Because this is what you’d expect at a non-luxury car price: cheap and flat on the Hyundai Ioniq.
Or perhaps at a luxury price too? The redesigned Cadillac crest (with artificial depth shadowing) looks even more shameful when it’s a flat “front fascia window feature.”
Time to bring back a proper wreath and crest, because this turkey’s gotta go.
Who you callin’ a turkey? Look at my Botox injected lips (i.e. the kidney grille’s frames) and my unfortunately integrated “front fascia window feature.” Here are some home remedies you should try on your new BMW 5 Series.
Speaking of puffy and overwrought, how are these layers better than a flat Abarth emblem?
And it’s a big emblem, too. Small cars deserve small emblems, please.
This Jeep throwback has all the right moves.
We really did proportion vehicles better back when there were no computers to give us the unnecessary freedom to make whatever the heck we wanted!
Time to tense up: meet the new Lexus LS.
The avant-garde, nearly abstract expressionism design language (a.k.a. L-Finesse) is eye-catching in a Jackson Pollock kinda way. The grille’s distorted geometric shapes beg for attention, but stretching that shape over the lower bumper is more like a girdle working overtime. Perhaps that’s a picture not worth painting.
If the steep angles are any indication, the headlight’s vanishing point is probably a black hole. Definitely a bit much for a flagship sedan.
The new window-intensive C-pillar gives a softer, near luxury look reminiscent of a first-gen Hyundai Azera. It’s a harsh assessment, but going less fuddy-duddy doesn’t work if you’re from the land of SLABs. At least the rear’s subtle Bangle-butt is acceptable while the taillight’s vanishing point translates nicely into a flat spot in the quarter panel for better aerodynamics.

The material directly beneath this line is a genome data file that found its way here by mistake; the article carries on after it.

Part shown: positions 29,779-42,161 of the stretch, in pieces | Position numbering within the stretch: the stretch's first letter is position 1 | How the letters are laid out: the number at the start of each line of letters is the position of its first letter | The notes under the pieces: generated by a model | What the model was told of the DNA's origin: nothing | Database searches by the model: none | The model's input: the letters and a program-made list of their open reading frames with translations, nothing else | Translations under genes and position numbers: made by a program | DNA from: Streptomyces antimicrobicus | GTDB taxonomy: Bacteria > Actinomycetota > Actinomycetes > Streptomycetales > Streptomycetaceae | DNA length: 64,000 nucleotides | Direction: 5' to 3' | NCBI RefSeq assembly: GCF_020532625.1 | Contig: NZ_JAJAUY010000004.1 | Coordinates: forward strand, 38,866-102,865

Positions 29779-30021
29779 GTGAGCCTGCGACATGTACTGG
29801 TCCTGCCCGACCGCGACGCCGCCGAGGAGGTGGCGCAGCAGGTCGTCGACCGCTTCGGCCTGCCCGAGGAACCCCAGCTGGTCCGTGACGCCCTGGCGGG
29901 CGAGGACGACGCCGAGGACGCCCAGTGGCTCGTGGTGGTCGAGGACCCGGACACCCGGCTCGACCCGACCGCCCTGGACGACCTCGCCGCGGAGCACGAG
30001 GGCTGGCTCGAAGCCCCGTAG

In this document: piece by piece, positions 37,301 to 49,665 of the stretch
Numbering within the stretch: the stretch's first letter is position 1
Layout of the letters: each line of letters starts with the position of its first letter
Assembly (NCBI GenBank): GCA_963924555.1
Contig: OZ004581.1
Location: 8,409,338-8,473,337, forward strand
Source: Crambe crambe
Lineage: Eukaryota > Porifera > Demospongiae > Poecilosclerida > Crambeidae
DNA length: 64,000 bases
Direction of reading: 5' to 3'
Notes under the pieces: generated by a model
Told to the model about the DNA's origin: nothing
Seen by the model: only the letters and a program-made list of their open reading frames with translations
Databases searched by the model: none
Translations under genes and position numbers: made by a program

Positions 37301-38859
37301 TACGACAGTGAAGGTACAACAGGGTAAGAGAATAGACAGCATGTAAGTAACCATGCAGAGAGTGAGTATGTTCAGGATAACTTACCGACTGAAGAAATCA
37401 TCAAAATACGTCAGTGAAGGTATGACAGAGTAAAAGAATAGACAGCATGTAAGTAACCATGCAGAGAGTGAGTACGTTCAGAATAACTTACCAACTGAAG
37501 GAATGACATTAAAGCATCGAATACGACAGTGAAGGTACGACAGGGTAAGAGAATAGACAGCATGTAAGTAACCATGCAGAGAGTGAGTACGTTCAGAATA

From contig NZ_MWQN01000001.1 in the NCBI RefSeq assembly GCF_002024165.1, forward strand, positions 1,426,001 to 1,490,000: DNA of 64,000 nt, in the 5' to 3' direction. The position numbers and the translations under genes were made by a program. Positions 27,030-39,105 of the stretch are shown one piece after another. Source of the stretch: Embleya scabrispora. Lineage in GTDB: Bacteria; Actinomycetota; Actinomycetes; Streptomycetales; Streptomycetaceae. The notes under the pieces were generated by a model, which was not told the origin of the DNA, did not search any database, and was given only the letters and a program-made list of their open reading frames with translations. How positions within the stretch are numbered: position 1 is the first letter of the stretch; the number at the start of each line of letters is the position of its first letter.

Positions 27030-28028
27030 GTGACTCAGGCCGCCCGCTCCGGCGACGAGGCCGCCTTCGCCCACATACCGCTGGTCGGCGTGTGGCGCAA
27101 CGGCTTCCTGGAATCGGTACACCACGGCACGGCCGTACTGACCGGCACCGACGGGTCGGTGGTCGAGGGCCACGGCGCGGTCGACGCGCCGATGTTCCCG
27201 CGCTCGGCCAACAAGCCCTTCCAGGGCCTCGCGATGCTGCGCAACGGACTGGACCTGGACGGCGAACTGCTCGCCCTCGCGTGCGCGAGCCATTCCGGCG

Spend enough time walking the show floor and the harmonious lines of the new Buick LaCrosse suck you in, almost making it heir apparent to the last-gen Lexus LS.
This ride wears the same Lexus styling elements but looks smoother and happier in its skin.
Call it a Buick Electra or Park Avenue and you’d have a winner in the American South. Slab swangin’, baby!
Speaking of happy, look at that (aluminum?) smile on this VW concept! This might be the best interpretation of the VW Type 2 for a concept vehicle, mostly because it’s a brilliant combination of new design language (eyebrow lights, oversized emblems, CUV worthy butchness in the bumpers, etc) and the classic (dare I say iconic?) look of the original.
This vehicle could usher a new era of VW products, engineering and corporate culture — and that smile will lead the charge!
The aluminum “smile” has depth, highlights the fascia’s taper and separates transitions (hood to A-pillar) without offending the body’s lower half.
While not as elegant as a Chrysler minivan’s (dare I say iconic?) integrated door runner within the window belt-line design, this certainly works. Viva German Engineering if this makes production!
A nice matte finish paint job and the original high quality “front fascia window feature” (that all others are judged by) are present on this flagship Mercedes-Benz. How can you top all this?
Not with a cornball designation worthy of a ’90s-era monochrome truck. It’s not merely uncreative, it’s downright down-market compared to the vehicle saddled with this emblem.
I couldn’t get a decent shot of this upcoming beauty (Kia Stinger GT) but it’s the business from any angle: muscular rear-wheel-drive proportions with a smattering of design cues reminiscent of what put the GEN III Optima (2010-2015) on the design map.
Kia’s Tiger Nose works anywhere! And how!
This Chinese automaker is gonna be yuge I tell you.
While the Trumpchi sedan’s appearance (especially the interior) is one or two generations behind the class leaders, the price (trade war notwithstanding) could easily justify both the name and the look.
Any good autoblogger, especially the guy that started the whole autojournos-love-brown-cars thing, must end with a brown station wagon. Volvo did us proud with the modest yet muscularly-toned V90. Tasty.